Japan is primarily to blame for starting a trade war with South Korea over historical disputes, and for the consequent escalation of tension between the two countries. This, however, should not warrant excessive, reckless and emotive responses from our side.
In view of the degree of Japan’s provocation -- unprecedented economic retaliation in the form of export curbs -- the rise of anti-Japanese public sentiment in South Korea may be inevitable. The campaign to boycott Japanese goods and refrain from traveling to Japan is gaining momentum, with some sensible people advising caution to prevent it from turning into a hate movement.
The problem is that politicians -- from President Moon Jae-in down to lawmakers within the ruling and opposition parties -- are fanning the flames of anti-Japanese sentiment to take advantage of it for their own political gain.
Of course it is important for political leaders, not least the chief executive, to stand firm against Japan’s provocation and boost public confidence in overcoming it. But it is one thing to call for national unity and criticize Japan’s provocative acts; it is another to incite excessive, emotive anti-Japan sentiment.
One of Moon’s first reactions to Japan’s decision to remove South Korea from the whitelist of countries with preferential export treatment was to say South Korea “will not lose to Japan ever again.”
He also cited the case of Adm. Yi Sun-shin, who with only a dozen vessels defeated far larger Japanese fleets during the Japanese invasion of Korea in the 16th century. One of Moon’s former aides, Cho Kuk, mentioned the “bamboo spears” used by participants in an anti-establishment, anti-Japanese peasant movement in the late 19th century.
Another statement from Moon also indicated what is on his mind: tying the current crisis in relations with Japan to his appeasement policy toward North Korea. Moon said in a recent meeting with his top aides at Cheong Wa Dae that economic cooperation with North Korea could strengthen the national economy so much that it would be possible to overtake Japan.
Indeed, a unified Korea would have a far stronger economy than either side has now, but is it realistic to talk about synergy from the integration of the two Koreas’ economies at a time when the government, businesses and the public are urgently required to pull together to minimize the impending impact of Japan’s export curbs? Also, look at the spate of missiles fired by the North in recent weeks, which Pyongyang clearly called a warning to the South.
In tune with the Moon administration, ruling party members are busy fanning nationalist, anti-Japanese sentiment, believing that it will help their party win public support, especially ahead of the parliamentary elections scheduled for next April.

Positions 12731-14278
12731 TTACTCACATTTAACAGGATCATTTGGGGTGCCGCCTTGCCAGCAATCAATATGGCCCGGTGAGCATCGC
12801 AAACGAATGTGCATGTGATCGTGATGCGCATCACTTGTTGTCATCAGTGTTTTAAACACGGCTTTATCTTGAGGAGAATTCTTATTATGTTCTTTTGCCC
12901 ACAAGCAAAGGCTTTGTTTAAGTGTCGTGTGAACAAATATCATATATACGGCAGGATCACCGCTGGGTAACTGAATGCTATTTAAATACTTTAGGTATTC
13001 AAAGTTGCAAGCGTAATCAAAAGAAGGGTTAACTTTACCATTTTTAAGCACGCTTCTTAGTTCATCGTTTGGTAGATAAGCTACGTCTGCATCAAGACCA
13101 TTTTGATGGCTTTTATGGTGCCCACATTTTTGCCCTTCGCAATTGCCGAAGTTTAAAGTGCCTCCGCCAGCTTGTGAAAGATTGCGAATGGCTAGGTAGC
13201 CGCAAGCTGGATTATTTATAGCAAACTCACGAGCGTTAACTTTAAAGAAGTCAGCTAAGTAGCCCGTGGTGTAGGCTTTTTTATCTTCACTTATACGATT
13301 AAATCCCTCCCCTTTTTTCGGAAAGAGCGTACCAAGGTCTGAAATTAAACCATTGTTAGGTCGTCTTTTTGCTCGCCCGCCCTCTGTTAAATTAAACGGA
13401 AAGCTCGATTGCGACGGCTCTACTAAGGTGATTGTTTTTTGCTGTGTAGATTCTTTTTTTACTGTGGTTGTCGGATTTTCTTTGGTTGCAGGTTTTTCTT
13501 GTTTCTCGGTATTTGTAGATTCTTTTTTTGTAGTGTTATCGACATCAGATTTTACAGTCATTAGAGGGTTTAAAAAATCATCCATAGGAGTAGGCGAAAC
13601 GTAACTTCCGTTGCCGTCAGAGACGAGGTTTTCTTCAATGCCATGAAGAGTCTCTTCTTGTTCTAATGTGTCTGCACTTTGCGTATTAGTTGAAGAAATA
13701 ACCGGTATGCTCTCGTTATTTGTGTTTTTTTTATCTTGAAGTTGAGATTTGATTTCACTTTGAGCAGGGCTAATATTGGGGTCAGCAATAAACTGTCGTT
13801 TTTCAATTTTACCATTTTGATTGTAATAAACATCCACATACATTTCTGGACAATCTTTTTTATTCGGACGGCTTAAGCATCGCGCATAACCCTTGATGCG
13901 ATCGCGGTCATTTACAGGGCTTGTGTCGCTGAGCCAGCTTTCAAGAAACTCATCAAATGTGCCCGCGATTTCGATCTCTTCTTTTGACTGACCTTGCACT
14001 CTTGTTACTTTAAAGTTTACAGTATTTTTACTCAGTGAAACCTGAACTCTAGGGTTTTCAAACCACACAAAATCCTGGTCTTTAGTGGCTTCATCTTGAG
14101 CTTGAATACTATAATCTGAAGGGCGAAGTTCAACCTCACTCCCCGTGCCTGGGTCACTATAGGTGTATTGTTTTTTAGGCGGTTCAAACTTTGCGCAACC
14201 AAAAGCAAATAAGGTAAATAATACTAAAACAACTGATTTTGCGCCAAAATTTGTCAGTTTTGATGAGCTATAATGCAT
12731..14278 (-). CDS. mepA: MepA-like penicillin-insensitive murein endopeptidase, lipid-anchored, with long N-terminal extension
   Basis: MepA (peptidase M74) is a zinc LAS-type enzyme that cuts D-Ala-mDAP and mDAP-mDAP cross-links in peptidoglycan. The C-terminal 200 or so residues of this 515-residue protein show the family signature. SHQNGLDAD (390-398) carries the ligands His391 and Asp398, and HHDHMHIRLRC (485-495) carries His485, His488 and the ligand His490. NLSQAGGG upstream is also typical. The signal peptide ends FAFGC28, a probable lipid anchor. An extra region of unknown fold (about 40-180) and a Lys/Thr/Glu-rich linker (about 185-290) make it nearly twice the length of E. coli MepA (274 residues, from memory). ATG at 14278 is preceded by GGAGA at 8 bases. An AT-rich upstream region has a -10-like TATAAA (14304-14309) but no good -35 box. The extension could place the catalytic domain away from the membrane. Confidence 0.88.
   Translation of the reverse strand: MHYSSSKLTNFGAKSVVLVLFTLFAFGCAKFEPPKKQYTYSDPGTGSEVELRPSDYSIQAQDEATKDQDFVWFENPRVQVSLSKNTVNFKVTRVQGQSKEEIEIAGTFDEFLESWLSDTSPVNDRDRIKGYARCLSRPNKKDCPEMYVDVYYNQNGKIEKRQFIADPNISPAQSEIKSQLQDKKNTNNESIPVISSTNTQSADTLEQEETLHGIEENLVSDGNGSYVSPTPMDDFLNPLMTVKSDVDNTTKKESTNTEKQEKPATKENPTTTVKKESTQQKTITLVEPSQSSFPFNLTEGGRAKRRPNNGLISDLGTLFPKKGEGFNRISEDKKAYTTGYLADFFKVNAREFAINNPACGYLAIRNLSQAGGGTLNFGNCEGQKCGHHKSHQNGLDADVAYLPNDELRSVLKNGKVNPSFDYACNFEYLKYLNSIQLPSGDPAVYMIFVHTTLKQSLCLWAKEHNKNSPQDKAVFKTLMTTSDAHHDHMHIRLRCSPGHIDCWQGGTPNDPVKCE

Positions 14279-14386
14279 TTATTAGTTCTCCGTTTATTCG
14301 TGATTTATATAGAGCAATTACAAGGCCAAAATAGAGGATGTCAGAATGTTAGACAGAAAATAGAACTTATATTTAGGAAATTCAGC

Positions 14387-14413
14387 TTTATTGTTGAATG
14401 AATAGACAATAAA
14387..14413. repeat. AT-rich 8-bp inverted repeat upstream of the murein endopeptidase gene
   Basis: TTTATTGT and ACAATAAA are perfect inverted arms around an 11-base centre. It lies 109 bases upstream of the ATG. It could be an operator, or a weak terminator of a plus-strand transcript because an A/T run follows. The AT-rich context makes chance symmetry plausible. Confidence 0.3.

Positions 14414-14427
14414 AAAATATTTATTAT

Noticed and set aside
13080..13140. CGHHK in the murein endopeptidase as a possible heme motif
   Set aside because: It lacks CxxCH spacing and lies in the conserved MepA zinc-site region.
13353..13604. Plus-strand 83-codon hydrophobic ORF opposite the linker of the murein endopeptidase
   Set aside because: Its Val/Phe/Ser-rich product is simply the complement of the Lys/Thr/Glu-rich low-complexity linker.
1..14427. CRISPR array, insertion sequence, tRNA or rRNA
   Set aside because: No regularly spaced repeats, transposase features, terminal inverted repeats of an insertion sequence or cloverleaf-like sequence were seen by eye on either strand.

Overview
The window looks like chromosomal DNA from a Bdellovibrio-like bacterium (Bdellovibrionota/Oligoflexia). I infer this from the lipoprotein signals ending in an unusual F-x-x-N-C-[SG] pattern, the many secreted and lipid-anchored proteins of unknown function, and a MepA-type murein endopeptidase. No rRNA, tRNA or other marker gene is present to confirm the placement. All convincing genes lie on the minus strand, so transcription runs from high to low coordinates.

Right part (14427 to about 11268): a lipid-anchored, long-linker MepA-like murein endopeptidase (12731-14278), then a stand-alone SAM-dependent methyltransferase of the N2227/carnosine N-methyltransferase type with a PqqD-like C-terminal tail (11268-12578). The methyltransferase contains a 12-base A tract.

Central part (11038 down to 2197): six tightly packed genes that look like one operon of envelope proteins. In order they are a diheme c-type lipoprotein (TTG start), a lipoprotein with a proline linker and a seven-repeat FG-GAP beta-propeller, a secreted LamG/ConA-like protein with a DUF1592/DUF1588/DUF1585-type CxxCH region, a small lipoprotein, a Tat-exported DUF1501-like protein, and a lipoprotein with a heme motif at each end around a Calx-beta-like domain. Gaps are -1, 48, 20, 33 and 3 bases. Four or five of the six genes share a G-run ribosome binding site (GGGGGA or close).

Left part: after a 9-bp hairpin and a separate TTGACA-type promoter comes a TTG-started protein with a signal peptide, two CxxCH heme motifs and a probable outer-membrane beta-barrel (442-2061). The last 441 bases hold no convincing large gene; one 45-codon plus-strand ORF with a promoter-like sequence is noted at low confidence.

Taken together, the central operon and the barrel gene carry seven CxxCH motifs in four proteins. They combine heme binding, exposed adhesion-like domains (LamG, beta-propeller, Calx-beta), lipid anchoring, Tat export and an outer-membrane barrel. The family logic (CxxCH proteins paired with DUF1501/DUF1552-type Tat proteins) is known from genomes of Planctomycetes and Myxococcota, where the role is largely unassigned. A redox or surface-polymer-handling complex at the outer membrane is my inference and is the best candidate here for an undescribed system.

Rep. Choi Jae-sung, head of the ruling Democratic Party’s special panel formed to tackle what the party calls Japan’s “economic aggression,” said the Seoul government should consider a ban on travel to Tokyo, mentioning fear of radioactive materials in the city. He also hinted at linking the radioactivity scare -- which stems from the 2011 meltdown of the nuclear power plant in Fukushima -- to the 2020 Summer Olympics in Tokyo.
Another senior ruling party lawmaker, Rep. Sul Hoon, publicly demanded at the party’s Executive Council meeting that the government discontinue an agreement to share security intelligence with Japan in retaliation for the export curbs. He suggested that the Seoul government notify Tokyo of the decision on Aug. 15, the anniversary of Japan’s surrender in World War II and the end of its colonial rule of Korea. It is sad to see a fourth-term lawmaker tackle the issue in such a sentimental way.
When it comes to excessive politicizing of the conflict with Japan, the main opposition Liberty Korea Party is not blameless either.
The party found fault with President Moon for eating raw fish -- which is popular at Japanese restaurants -- at a restaurant in Busan recently and with Prime Minister Lee Hae-chan for purportedly drinking Japanese rice wine sake at a restaurant in Seoul. What Lee drank turned out to be a Korean liquor similar to sake, and the opposition party drew public backlash for using anti-Japanese sentiment to attack its opponents.
With the impact of the South Korea-Japan trade war looming large, the US and China are engaged in increasingly fierce trade and currency disputes. The recent statement by the US Treasury Department designating China as a currency manipulator has already begun battering the global economy and the South Korean economy.
This is another reason South Korean political parties should refrain from excessive politicization of the current conflict with Japan. Instead, they should join forces to prod the South Korean and Japanese governments to come to the negotiation table as soon as possible.